Greek Philosopher: Pyrrho
A system of skeptic philosophy taught by Pyrrho of Elis founder of Pyrrhonian school, holding that nothing can be certainly known and that suspension of judgement is true wisdom and the source of happiness. Its central doctrine concerns the impossibility of attaining certainty of knowledge.
Greek philosopher, born in Elis, the founder of a school of Greek skepticism known as Pyrrhonism. Lived from around 365 BC to 275 BC.
His teacher was the Greek philosopher Anaxarchus, a disciple of the Greek philosopher Democritus.
Pyrrho accompanied Alexander III, King of Macedonia, on his expedition to the East, and became acquainted with the teachings of the Persian magi and the Indian Brahmans.
Much of Pyrrho's long life was spent in seclusion. He did not put his doctrines into writing, and they are known chiefly from the works of his follower Timon of Phlius, a philosopher and writer of satires.
Pyrrho taught that the real nature of things can never be truly comprehended and hence objective knowledge is impossible to attain.
He held that the correct attitude for the philosopher is imperturbability and complete suspension of judgment, and that in this attitude lies freedom from passion, calmness of mind, and tranquility of soul, which comprises man's greatest qualities. Pyrrho was the first to introduce the idea of pure skepticism into Greek philosophy, and he is therefore regarded by many as the father of skepticism.
The principles of skepticism were first given systematic formulation by the Pyrrhonists, a school of Greek philosophy deriving its name from its founder, Pyrrho of Elis.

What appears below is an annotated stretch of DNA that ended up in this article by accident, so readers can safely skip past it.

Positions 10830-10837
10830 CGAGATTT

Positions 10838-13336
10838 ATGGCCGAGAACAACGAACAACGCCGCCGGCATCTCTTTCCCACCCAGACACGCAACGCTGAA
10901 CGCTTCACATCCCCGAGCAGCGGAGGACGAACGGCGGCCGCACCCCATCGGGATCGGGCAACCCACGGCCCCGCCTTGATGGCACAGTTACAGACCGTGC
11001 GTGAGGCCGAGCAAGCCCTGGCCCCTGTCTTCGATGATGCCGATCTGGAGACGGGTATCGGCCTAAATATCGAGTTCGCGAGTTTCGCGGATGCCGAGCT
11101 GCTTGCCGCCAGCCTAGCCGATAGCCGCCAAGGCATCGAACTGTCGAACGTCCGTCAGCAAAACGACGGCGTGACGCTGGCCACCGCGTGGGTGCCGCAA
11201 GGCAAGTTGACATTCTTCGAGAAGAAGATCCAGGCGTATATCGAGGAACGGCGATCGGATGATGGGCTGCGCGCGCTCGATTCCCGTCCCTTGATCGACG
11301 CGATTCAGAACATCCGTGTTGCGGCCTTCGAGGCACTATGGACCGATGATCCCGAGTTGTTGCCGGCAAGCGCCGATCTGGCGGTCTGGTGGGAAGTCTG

Pyrrho maintained that man can know nothing of the nature of things, and that consequently it is the part of wisdom to suspend judgment.
Timon of Philius, Pyrrho's pupil, carried skepticism to its logical conclusion by asserting that equally good reasons can be adduced both for and against a philosophical proposition.
With respect to skepticism itself, this assertion implies that equally valid reasons can be given for an antiskeptical as for a skeptical view point.
The members of the so-called Middle Academy, which was intermediate between the Old Academy of Plato and the New Academy of Carneades and Clitomachus, were somewhat less radical in their skepticism than the Pyrrhonists, since they entertained some doubt as to the value of a skepticism that doubted everything.
Carneades maintained that no beliefs can be proved conclusively but that some can be shown to be more probable than others.
Aenesidemus set forth in his Ten Tropes ten arguments in support of the skeptical position. Another noted skeptic of antiquity was the Greek physician Sextus Empiricus, whose writings are an important source of information about other schools of philosophy as well as skepticism.
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